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Clozapine-related obsessive-compulsive symptoms and their impact on wellbeing: a naturalistic longitudinal study.

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BACKGROUND: Obsessive-compulsive symptoms (OCS) are commonly associated with clozapine treatment but are frequently overlooked by clinicians despite their potential impact on patients' quality of life. In this study, we explored whether OCS severity impacted subjective wellbeing and general functioning, independently of depressive and psychotic symptoms. METHODS: We used anonymised electronic healthcare records from a large cohort of patients who were treated with clozapine and assessed annually for OCS, wellbeing, general functioning, and psychopathology using standardised scales as part of routine clinical practice. We used statistical mixed linear model techniques to evaluate the longitudinal influence of OCS severity on wellbeing and general functioning. RESULTS: A total of 184 patients were included, with 527 face-to-face assessments and 64.7% evaluated three or more times. Different linear mixed models demonstrated that OCS in patients treated with clozapine were associated with significantly worse wellbeing scores, independently of depression and psychotic symptoms, but OCS did not impair general functioning. Obsessional thinking and hoarding behaviour, but not compulsions, were significantly associated with the impact on wellbeing, which may be attributable to the ego-syntonic nature of the compulsions. CONCLUSIONS: Given the frequent occurrence of OCS and their negative impact on wellbeing, we encourage clinicians to routinely assess and treat OCS in patients who are taking clozapine.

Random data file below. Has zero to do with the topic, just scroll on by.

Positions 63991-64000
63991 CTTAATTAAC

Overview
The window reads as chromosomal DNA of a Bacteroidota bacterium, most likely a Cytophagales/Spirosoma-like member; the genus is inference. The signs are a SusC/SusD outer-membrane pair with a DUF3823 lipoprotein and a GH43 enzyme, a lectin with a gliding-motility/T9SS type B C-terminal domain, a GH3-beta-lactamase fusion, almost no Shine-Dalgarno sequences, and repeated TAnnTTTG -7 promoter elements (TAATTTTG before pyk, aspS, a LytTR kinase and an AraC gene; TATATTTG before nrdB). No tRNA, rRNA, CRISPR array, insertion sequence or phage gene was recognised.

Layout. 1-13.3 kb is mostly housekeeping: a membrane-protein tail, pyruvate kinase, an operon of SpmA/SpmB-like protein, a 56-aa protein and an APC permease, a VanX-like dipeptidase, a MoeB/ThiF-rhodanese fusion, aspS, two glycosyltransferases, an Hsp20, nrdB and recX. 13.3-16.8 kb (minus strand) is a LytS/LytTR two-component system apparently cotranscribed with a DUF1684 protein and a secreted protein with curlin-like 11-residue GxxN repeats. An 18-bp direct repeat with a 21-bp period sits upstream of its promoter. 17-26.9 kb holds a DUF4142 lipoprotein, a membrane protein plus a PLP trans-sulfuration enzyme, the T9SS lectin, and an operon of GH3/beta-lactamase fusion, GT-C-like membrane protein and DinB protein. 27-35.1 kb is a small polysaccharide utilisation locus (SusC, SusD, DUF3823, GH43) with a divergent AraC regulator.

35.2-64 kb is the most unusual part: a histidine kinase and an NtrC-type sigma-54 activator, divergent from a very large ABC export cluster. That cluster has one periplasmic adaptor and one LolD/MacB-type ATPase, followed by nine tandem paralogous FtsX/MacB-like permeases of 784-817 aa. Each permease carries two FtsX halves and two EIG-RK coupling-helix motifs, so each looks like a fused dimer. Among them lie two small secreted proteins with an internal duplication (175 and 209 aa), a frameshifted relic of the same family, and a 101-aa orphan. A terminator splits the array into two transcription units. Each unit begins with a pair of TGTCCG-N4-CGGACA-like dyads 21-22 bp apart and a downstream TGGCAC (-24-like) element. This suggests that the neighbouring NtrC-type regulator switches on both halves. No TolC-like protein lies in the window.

Clozapine, obsessive–compulsive disorder (OCD), obsessive–compulsive symptoms (OCS), schizophrenia, wellbeing, Humans, Clozapine, Antipsychotic Agents, Schizophrenia, Longitudinal Studies, Quality of Life, Obsessive-Compulsive Disorder, Psychiatric Status Rating Scales, Comorbidity

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Psychol Med

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Cambridge University Press (CUP)
Medical Research Council (MC_PC_17213)
National Institute for Health and Care Research (IS-BRC-1215-20014)
This research was supported in part by the NIHR Cambridge Biomedical Research Centre (BRC) and the Wellcome Trust. The views expressed are those of the authors and not necessarily those of the NHS, the NIHR, the Wellcome Trust, or the Department of Health and Social Care.